“Students who love discussing the finer points of the Catholic intellectual tradition can delve into them in great depth at Lumen Christi events and have the opportunity to speak to scholars one-on-one. By providing this forum for discussion, the Institute is very concretely building the Catholic presence in higher education.”
What is your area of study and what is the focus of your current research?
I am a third-year undergraduate majoring in philosophy but studying French and Spanish as well. I have yet to settle on a specific area in philosophy to delve into in my final year here at the University of Chicago—still dabbling in a little bit of this and that—but I have thoroughly enjoyed classes on bioethics, moral theory, the relationship between faith and reason, and ancient philosophy. That said, I am interested in reading more about the relationship between positive and negative liberty as a potential topic for my BA paper.
How did you first hear about Lumen Christi? Which event did you first attend, and why?
I first heard about Lumen Christi through family friends who attended the University of Chicago several years ago. When they heard that I would be coming here, they told me that Lumen Christi lectures were one of the many gem opportunities here that I should not miss. The first event I attended was a talk given by Fr. Edward Oakes titled, “The Second Vatican Council and the Church’s Engagement in the Modern World” because it was one of the first events of the year and because at the time I knew very little about the history and influences of Vatican II but was interested in learning more.
How has your participation in Institute lectures, conferences, and seminars contributed to your growth as a scholar?
The speakers at Lumen Christi events are role models of Catholic intellectuals whose knowledge of the faith gives me something to aspire to have in the future. When I leave a Lumen Christi event, be it a fascinating discussion of natural law with Professor Russell Hittinger or Fr. Raymond Gawronski’s lecture on “Saint John Paul II and the Polish Catholic Experience,” I find that I come away with an appreciation for a new array of concepts and thoughts, but at the same time a sense that I have only skimmed the surface of the particular topic at hand. It is then that I am reminded that part of learning is coming to see how little one does know, and that finding some ideas difficult to comprehend but interesting nonetheless is a strong reason to study further on one’s own.
Is there a particular event (or encounter with a scholar) that has directly impacted the development of your academic work?
Fr. Paul Mankowski’s, “The Catholic Tradition of Prayer and Devotion” last February resonated with me because Fr. Mankowski emphasized the necessity of a strong prayer life in order to be successful in whatever one’s task is, in this case, the work of being a student at the University of Chicago. He observed that sometimes people don’t adopt a regimen of prayer because they don’t think that using formulaic prayers suit them, but, noting that that is a mistaken assumption, emphasized that devotions can provide regularity to our prayer lives and help sustain them. This talk reminded me to invite God into an area of my life in which I had rarely asked for His inspiration, namely, my development as a student. Relying on God to let Him shape me into the scholar He needs gives me a great sense of peace.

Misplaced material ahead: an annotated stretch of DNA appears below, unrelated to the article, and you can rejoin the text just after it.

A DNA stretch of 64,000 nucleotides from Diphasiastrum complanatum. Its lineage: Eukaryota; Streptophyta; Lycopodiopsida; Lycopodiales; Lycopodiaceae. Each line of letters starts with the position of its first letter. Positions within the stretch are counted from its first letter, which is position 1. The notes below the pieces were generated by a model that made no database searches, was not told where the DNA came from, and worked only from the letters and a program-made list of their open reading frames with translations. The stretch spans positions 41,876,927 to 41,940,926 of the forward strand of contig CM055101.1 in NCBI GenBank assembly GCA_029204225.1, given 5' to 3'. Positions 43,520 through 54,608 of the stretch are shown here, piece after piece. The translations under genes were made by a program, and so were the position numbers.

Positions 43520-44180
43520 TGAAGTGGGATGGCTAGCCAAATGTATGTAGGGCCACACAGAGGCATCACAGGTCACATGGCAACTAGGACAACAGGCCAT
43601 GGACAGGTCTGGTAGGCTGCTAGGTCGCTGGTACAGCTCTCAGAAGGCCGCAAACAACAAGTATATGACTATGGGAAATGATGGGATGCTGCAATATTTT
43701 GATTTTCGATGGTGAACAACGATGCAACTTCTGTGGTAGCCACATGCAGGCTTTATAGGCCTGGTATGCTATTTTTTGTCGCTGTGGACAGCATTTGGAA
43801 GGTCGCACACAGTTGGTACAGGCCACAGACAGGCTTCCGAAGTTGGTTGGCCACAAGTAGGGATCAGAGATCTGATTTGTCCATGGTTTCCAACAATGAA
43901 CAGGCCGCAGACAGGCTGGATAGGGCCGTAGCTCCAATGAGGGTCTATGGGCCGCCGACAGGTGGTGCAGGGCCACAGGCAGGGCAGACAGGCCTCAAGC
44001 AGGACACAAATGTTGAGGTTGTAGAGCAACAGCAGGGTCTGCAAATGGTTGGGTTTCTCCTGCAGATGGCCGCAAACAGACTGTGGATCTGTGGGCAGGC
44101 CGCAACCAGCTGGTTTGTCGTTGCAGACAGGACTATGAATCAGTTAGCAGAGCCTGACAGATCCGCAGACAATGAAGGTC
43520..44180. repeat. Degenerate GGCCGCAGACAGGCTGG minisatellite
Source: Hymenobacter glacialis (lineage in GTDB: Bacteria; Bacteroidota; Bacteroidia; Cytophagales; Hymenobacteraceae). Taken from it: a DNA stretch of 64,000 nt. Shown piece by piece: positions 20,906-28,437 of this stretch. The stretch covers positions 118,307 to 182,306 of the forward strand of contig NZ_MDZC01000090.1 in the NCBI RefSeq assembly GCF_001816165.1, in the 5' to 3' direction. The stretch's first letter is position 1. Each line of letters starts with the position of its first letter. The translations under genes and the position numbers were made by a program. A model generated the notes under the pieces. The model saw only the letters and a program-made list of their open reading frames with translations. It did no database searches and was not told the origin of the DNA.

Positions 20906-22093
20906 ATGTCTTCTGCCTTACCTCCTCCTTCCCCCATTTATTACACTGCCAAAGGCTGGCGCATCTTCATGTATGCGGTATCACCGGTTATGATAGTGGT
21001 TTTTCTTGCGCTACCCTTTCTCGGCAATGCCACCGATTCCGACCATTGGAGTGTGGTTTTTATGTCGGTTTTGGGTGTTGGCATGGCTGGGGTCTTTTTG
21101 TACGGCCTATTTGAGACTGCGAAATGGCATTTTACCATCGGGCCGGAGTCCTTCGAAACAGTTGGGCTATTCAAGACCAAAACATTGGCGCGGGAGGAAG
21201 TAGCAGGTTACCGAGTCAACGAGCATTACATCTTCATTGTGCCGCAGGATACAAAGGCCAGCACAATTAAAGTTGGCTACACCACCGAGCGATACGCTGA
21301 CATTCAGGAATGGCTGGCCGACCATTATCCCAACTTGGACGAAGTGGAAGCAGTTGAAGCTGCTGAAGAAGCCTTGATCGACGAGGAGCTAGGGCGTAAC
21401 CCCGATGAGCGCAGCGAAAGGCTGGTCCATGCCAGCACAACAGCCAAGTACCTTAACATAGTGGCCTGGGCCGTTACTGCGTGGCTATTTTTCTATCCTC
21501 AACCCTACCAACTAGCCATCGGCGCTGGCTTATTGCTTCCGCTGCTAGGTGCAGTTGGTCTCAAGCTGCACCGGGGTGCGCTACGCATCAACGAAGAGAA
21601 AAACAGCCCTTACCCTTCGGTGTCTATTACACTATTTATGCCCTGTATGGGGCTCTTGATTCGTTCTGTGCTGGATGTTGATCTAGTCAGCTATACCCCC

What do you plan to do after you have completed your degree from the University of Chicago?
After I complete my undergraduate studies here, I think I would like to do some research and writing at a think tank specializing in something relating to bioethics or religion. Recently I have been considering pursuing graduate studies in religion and philosophy, though where I would go for that I have yet to decide. I think in the long term I would like to teach something in the area of religion at the college level.
Please comment on the role you think the Institute plays on the University of Chicago campus.
From an undergraduate perspective, I have noticed that Lumen Christi has created a strong sense of camaraderie among the undergraduates who attend the lectures and enjoy discussing the topics of the events long afterwards. Students who love discussing the finer points of the Catholic intellectual tradition can delve into them in great depth at Lumen Christi events and have the opportunity to speak to scholars one-on-one. By providing this forum for discussion, the Institute is very concretely building the Catholic presence in higher education. In addition, Lumen Christi showcases the ways in which Christian thinkers have made significant contributions to the secular disciplines of philosophy, literature, and art, among other fields. In providing a space for these conversations—be it those regarding the changing notions of love, the sacredness of the human person, or the history of sacred music—Lumen Christi events are occasions to continue thinking about the complexity and beauty of the faith.